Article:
WASHINGTON, District of Columbia (AFP) – President Barack Obama will lead his nation in homage Wednesday to Martin Luther King at the spot where the civil rights icon voiced a soaring dream of equality 50 years ago.
In a moment of high symbolism, America’s first black president will reflect on King’s legacy and the long march, which still beckons to fulfill the hopes of the “I have a dream” speech, delivered from the steps of the Lincoln Memorial in Washington.
The event has thrown a spotlight on Obama’s own historic story — which he has said would not have been possible but for King’s crusade to end racial discrimination.
But though his White House tenure marks a pinnacle of African American political achievement, some in the community have criticized the president for devoting insufficient time to a group plagued by deep social problems and barriers to advancement.
Obama made his name in part as a powerful speaker but he faces an almost impossible task to approach the eloquence of the off script “I have a dream” refrain in King’s speech.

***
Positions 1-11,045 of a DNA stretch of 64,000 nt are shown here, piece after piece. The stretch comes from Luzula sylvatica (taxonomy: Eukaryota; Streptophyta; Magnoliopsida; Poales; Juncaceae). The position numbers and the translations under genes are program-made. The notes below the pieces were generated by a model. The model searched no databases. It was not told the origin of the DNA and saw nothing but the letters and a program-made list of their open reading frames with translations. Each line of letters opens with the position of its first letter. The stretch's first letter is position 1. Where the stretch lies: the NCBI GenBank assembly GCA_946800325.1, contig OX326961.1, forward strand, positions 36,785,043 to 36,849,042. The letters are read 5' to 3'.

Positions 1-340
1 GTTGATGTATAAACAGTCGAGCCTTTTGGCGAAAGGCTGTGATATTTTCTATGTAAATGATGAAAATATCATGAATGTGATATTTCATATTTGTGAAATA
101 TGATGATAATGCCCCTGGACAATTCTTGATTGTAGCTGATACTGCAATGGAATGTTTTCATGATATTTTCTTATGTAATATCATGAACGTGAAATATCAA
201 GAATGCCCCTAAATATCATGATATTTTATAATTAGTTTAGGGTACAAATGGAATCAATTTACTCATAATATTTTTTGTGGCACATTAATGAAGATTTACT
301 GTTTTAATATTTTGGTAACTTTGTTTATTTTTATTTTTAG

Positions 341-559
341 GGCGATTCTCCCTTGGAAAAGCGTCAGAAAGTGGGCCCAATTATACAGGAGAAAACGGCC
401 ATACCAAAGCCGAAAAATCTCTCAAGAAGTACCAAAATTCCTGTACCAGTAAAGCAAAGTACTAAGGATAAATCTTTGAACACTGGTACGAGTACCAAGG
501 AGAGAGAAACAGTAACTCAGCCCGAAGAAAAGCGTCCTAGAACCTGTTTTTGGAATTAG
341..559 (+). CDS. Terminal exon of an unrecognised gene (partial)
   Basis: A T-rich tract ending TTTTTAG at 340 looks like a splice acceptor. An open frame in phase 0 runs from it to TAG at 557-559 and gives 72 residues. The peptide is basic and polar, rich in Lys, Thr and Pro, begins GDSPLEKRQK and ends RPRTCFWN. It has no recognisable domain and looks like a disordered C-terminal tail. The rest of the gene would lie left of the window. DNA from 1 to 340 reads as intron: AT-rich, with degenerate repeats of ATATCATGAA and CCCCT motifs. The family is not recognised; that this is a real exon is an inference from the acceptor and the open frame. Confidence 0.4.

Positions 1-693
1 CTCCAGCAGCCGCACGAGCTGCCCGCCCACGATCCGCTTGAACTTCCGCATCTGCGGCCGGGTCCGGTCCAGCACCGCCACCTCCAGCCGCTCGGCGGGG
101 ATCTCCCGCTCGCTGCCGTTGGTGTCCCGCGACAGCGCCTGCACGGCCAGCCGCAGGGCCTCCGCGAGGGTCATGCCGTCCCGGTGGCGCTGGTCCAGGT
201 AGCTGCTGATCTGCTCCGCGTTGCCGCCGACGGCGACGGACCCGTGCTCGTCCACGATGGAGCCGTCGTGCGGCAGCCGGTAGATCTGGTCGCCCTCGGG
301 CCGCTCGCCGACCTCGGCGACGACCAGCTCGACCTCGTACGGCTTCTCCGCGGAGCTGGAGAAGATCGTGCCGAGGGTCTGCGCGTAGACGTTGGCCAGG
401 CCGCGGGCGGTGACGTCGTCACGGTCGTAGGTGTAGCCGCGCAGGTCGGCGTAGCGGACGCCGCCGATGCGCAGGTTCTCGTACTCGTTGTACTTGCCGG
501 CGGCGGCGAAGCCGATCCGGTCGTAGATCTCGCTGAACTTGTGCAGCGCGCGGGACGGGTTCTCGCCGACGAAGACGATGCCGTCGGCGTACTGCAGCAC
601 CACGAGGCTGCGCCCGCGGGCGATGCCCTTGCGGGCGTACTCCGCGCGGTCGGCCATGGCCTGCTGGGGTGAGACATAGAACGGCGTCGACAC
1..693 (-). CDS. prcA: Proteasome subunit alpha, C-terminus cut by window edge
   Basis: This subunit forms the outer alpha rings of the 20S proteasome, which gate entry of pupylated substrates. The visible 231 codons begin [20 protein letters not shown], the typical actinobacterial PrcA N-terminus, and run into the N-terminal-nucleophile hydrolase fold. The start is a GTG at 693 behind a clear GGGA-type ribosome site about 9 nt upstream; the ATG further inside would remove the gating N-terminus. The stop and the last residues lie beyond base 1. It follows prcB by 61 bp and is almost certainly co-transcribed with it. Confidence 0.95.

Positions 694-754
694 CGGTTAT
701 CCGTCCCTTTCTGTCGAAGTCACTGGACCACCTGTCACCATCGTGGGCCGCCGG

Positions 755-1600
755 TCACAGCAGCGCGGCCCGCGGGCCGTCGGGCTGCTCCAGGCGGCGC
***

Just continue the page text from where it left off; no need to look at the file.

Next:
He said Tuesday he was still working on his own remarks but quipped “let me just say for the record right now, it won’t be as good as the speech 50 years ago.”
“When you are talking about Dr King’s speech at the March on Washington, you’re talking about one of the maybe five greatest speeches in American history.
“And the words that he spoke at that particular moment, with so much at stake, and the way in which he captured the hopes and dreams of an entire generation I think is unmatched,” Obama said on the Tom Joyner radio show.
Obama argued that King, who was assassinated in 1968, would have been amazed at some of the progress since his remarks in 1963, including towards equal rights before the law for African Americans.Click here for reuse options!
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